Updated on: Sunday, December 26, 2021, 10:29 AM IST

Sunday Slice with Mohammed Shams Chand, the ticket checker with Central Railway


Mumbai: The face of the Indian Railways, a TC (ticket checker) has to be diplomatic and polite while catering to passenger needs, yet vigilant and strict while on his primary job of penalising ticketless travellers. One will mostly find passengers complaining against honest TCs who refuse to accommodate their unjust demand. Thank the system for little mercies!

The Free Press Journal introduces you today to Mohammed Shams Chand, who has worked with the Central Railway (CR) since November 2014, and is one of those TCs in the city who have recovered the highest fines so far. In the last 11 months alone, Chand has caught more than 7,000 ticketless passengers and recovered Rs 56.53 lakh, the highest individual total in Mumbai Division of CR this year. The 41-year-old TC has worked at Dadar, considered one of the busiest stations of CR’s suburban section, Mankhurd station and also served on long-distance trains. He has been working in the Special Open Detail Batch of CR’s Mumbai division since November 2018.

Q: During the pandemic, how have you dealt with maskless commuters?
It’s a big challenge as passengers never leave a single opportunity to fight with the TC and never accept their mistake. So before we penalise them, we first take their maskless photo as proof.

Q: What is the value essential in a TC’s job?
The most important value is having enough patience and keeping our temper low while dealing with passengers as, every minute, we come across people who are frustrated and ready to argue. Secondly, we need to have good communication skills so that we can counsel them better.

Q: …And what is most challenging?
There are new challenges every day. Every passenger is different and each has his/her own way of reacting when caught. Some are soft spoken, many are aggressive and some are ready to pay promptly. Making the passenger know his fault and counselling them is a big challenge. Each day we have to deal with people whose behaviour is unknown to us. Studying their behaviour and understanding their psychology in no time and dealing with them accordingly is a big challenge.

Q: Do TCs need to have intuition and sixth sense?
What we think, we express with our body language. Even if someone tries to hide, we can notice it in a second. Just as one is observed and under the scanner in an interview, we TCs do the same. In the initial stages of our job, we are inexperienced. Over a period of time, we develop skills and the knack to study behaviours. So it’s not sixth sense, it’s experience.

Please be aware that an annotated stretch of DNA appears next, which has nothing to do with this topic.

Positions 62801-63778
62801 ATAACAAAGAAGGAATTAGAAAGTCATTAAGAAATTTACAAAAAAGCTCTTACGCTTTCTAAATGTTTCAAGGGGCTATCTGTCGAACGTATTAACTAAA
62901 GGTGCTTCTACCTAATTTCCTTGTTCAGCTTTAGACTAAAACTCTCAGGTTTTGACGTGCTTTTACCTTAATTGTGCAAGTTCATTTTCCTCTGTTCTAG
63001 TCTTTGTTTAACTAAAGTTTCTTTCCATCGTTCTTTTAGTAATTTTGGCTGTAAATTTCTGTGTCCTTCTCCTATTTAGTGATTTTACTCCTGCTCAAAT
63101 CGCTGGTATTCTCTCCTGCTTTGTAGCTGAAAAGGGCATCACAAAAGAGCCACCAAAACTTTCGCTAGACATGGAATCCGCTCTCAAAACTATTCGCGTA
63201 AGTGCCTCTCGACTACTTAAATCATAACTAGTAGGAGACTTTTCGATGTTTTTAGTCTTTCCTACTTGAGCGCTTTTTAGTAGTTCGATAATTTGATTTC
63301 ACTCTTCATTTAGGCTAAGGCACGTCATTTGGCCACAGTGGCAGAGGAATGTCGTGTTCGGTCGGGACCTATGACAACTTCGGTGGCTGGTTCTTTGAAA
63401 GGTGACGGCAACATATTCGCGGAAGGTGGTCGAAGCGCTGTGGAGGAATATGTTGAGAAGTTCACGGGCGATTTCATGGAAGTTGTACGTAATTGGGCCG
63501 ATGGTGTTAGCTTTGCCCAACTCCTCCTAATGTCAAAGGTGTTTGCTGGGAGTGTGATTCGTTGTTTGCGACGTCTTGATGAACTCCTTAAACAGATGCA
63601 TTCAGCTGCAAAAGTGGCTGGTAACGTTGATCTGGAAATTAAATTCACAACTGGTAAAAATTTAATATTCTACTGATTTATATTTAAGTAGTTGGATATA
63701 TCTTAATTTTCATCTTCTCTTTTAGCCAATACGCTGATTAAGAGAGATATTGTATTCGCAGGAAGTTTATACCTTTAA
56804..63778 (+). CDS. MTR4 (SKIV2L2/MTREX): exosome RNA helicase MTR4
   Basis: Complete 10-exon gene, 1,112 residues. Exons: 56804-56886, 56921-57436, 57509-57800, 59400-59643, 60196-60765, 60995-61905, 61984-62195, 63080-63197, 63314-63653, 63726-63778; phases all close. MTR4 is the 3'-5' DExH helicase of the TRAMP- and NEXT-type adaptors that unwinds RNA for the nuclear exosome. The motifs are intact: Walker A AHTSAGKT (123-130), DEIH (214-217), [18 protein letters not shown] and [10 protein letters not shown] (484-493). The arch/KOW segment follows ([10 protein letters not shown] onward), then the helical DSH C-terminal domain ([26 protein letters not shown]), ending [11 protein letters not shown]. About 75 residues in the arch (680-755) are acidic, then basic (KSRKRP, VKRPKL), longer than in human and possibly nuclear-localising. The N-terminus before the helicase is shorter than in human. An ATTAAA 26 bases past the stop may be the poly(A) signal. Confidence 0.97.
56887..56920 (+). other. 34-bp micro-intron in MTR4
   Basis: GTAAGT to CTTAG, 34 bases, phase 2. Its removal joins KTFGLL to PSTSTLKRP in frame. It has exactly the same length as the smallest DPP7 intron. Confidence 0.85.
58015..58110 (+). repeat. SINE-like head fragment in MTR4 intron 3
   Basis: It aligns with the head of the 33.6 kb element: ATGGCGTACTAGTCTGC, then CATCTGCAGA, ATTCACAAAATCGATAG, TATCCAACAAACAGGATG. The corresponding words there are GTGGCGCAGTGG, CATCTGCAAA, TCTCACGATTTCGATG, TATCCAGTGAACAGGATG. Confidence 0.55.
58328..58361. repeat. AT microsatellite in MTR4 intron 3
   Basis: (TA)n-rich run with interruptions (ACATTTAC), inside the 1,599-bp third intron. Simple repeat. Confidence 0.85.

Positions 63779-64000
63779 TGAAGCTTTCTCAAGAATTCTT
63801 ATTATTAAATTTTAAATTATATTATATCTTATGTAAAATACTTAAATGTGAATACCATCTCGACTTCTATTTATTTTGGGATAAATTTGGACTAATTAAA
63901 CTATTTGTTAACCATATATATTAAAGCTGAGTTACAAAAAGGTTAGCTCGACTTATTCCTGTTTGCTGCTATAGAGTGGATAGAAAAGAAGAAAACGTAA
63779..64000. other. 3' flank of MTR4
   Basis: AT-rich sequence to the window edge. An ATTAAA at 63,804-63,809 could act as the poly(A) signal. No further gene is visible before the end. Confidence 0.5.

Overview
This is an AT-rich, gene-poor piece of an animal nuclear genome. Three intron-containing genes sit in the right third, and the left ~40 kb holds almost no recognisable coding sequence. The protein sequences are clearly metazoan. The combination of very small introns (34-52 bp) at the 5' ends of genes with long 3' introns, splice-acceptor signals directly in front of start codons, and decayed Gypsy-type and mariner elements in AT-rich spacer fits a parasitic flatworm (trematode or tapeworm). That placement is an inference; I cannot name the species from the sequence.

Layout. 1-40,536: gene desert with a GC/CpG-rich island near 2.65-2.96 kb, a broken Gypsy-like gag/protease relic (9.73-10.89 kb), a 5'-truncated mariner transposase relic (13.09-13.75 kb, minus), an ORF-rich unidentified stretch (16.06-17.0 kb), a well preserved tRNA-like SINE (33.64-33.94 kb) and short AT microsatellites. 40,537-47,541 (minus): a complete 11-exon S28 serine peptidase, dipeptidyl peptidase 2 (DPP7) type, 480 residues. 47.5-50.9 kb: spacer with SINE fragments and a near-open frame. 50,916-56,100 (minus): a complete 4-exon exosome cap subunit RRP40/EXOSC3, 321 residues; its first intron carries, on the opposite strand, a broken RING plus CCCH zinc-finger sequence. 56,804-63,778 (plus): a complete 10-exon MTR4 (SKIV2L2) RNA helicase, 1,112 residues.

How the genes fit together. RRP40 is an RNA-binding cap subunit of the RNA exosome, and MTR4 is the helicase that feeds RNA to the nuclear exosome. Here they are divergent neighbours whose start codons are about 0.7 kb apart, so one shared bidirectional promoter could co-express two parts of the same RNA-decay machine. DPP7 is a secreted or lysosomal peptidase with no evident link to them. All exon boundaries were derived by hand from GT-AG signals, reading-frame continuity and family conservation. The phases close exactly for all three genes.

Q: What are the three best excuses ticketless passengers have given?
Sometimes people are genuine, but 99% of the time, they do make excuses. They often cite family emergencies like a relative hospitalised or a family member’s demise as the reason why they forgot to buy the ticket. Some also say that TCs never checked their tickets when they actually bought them. Some even say they didn’t know where to buy a ticket. Forgetting the pass at home or long queues two some basic ones.

Q: What kind of harassment do you face?
We are the railways’ frontline staff, standing in the crowd and facing it directly. So it’s very difficult when we have to speak to a mob. Passengers are purposely harsh and aggressive with us, assuming that the on-duty staff has to speak softly in all circumstances. But it’s not so, as there are rules made for the security of on-duty staff, too. We also try to answer all passenger queries, from delayed trains due to technical errors or diversions to questions about thefts and no water in toilets.

Q. Has any passenger fled on being caught?

I personally haven’t faced this situation but have heard from my colleagues of passengers pushing them onto the tracks or on stairs. In an extreme case, we lost the life of a colleague. I would like to say that we are performing our duty on behalf of the Railways and we do have a family behind to take care of. Please treat the TC as you would like to be treated by him.

Q: How do you balance your sense of duty with empathy for someone who has genuinely forgotten to buy a ticket?
When we are on duty, we have to follow the rules. There’s no space for empathy. And the Indian Railways have provided so many facilities to passengers to purchase tickets that I feel there should not be a reason to travel without ticket.

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Published on: Sunday, December 26, 2021, 10:29 AM IST